After the South Carolina Supreme Court upheld a “heartbeat” abortion ban Wednesday, abortion providers object that the ruling offers no definition for what a “fetal heartbeat” even means.
In a footnote of its majority opinion, the court explicitly said that specific definition should be left “for another day.”
The state’s abortion ban has generally been accepted to stop the procedure at six weeks after conception, but medical experts and abortion providers are questioning that rule, noting that a fetus isn’t formed until 8-10 weeks into a pregnancy, and the heart’s four chambers are not formed until 18-20 weeks.
The groups filed to challenge the court’s ruling Thursday, seeking clarity on what “fetal heartbeat” means and asking the court to suspend the abortion ban while that clarification is being decided.
“That failure to answer this question leaves Respondents — the only abortion providers in the state — in an untenable position,” the plaintiffs wrote.
“Faced with the specter of the severe criminal and civil penalties the Act imposes on anyone performing an abortion in violation of the ban… Respondents had no choice but to stop providing abortion services to South Carolinians whose pregnancies have progressed past approximately six weeks,” they continued.
The portion of the court’s ruling in question also drew criticism from Chief Justice Donald Beatty, who wrote in dissent: “[The opinion] does not resolve the anomaly appearing on the face of the legislation regarding the timing of the ‘fetal heartbeat’ ban.”
Specifically, the law defines a fetal heartbeat as “cardiac activity, or the steady and repetitive rhythmic contraction of the fetal heart, within the gestational sac.” Abortion providers and medical experts argue that that definition is more in line with the formation of the heart at 18-20 weeks, instead of the widely understood six-week ban in the law.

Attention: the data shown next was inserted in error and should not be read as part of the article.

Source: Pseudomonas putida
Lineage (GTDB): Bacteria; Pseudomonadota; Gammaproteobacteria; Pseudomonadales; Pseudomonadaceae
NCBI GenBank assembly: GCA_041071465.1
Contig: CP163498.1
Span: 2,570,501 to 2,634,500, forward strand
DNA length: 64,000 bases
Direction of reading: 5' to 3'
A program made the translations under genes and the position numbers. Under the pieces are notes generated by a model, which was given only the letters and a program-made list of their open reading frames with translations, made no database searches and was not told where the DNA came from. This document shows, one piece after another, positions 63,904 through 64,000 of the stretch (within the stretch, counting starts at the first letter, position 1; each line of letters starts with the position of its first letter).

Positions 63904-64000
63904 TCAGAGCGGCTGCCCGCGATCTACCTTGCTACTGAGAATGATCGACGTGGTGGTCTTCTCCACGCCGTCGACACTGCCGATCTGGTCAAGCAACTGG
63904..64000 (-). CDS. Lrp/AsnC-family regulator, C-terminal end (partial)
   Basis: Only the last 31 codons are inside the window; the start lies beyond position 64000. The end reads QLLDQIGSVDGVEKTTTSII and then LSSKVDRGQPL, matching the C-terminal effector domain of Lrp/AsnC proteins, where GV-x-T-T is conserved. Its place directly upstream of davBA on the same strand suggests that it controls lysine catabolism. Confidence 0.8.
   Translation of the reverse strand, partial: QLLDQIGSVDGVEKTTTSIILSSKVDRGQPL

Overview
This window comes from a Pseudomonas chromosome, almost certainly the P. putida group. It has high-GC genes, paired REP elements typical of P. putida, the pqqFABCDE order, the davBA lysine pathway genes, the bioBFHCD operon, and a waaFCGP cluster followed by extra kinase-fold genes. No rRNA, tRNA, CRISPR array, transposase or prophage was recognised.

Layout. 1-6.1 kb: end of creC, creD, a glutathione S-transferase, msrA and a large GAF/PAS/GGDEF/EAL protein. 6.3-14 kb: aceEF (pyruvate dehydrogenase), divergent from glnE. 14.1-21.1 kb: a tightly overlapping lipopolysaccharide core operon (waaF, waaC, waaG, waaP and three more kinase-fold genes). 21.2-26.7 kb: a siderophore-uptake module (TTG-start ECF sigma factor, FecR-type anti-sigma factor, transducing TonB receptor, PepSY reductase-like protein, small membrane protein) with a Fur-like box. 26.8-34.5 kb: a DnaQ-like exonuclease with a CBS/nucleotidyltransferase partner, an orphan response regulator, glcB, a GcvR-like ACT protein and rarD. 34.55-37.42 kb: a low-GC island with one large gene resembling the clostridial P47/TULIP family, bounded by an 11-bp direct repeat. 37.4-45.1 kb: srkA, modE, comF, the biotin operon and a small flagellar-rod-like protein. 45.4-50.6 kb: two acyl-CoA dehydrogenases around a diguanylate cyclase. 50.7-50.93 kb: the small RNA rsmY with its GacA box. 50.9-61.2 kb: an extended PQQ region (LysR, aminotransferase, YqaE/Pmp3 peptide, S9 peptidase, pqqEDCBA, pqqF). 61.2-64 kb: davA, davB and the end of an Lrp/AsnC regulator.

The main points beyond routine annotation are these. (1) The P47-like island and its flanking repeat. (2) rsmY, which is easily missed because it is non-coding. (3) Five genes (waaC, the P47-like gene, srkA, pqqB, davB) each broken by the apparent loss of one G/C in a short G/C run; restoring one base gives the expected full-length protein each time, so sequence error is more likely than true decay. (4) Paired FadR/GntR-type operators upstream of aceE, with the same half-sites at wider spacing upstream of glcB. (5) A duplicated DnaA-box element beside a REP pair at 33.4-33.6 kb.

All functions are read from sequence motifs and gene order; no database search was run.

South Carolina Republicans expect legal challenges to the law to continue.
“It wouldn’t surprise me at all if Planned Parenthood keeps fighting,” state Senate Majority Leader A. Shane Massey said Wednesday, adding that the law is “really very clear.”
Beatty was the only justice to go against the law’s constitutionality.
“Concluding the 2023 act is valid while remaining silent as to its timing — and without clearly rejecting any implication that it is reinstating what is at least perceived to be, effectively, a six-week ban — is concerning to me,” he wrote in his dissent. “The fear of political retribution in this matter is palpable.”
Medical experts have also cast doubt on the definitions included in the bill’s text.
“These medical definitions they tried to put forward are legislative and put forward by people who don’t practice medicine,” Dr. Dawn Bingham, chairwoman of the South Carolina section of the American College of Obstetricians and Gynecologists, told The Associated Press. “This language creates uncertainty among medical providers who may be unsure they’re legally allowed to terminate a pregnancy.”
South Carolina is one of three states that have passed so-called “heartbeat bills,” the others being Georgia and Ohio. The Ohio measure is being challenged in counts and is not in effect.
Florida also passed a six-week abortion ban this year, which is pending based on legal challenges to other state anti-abortion laws.
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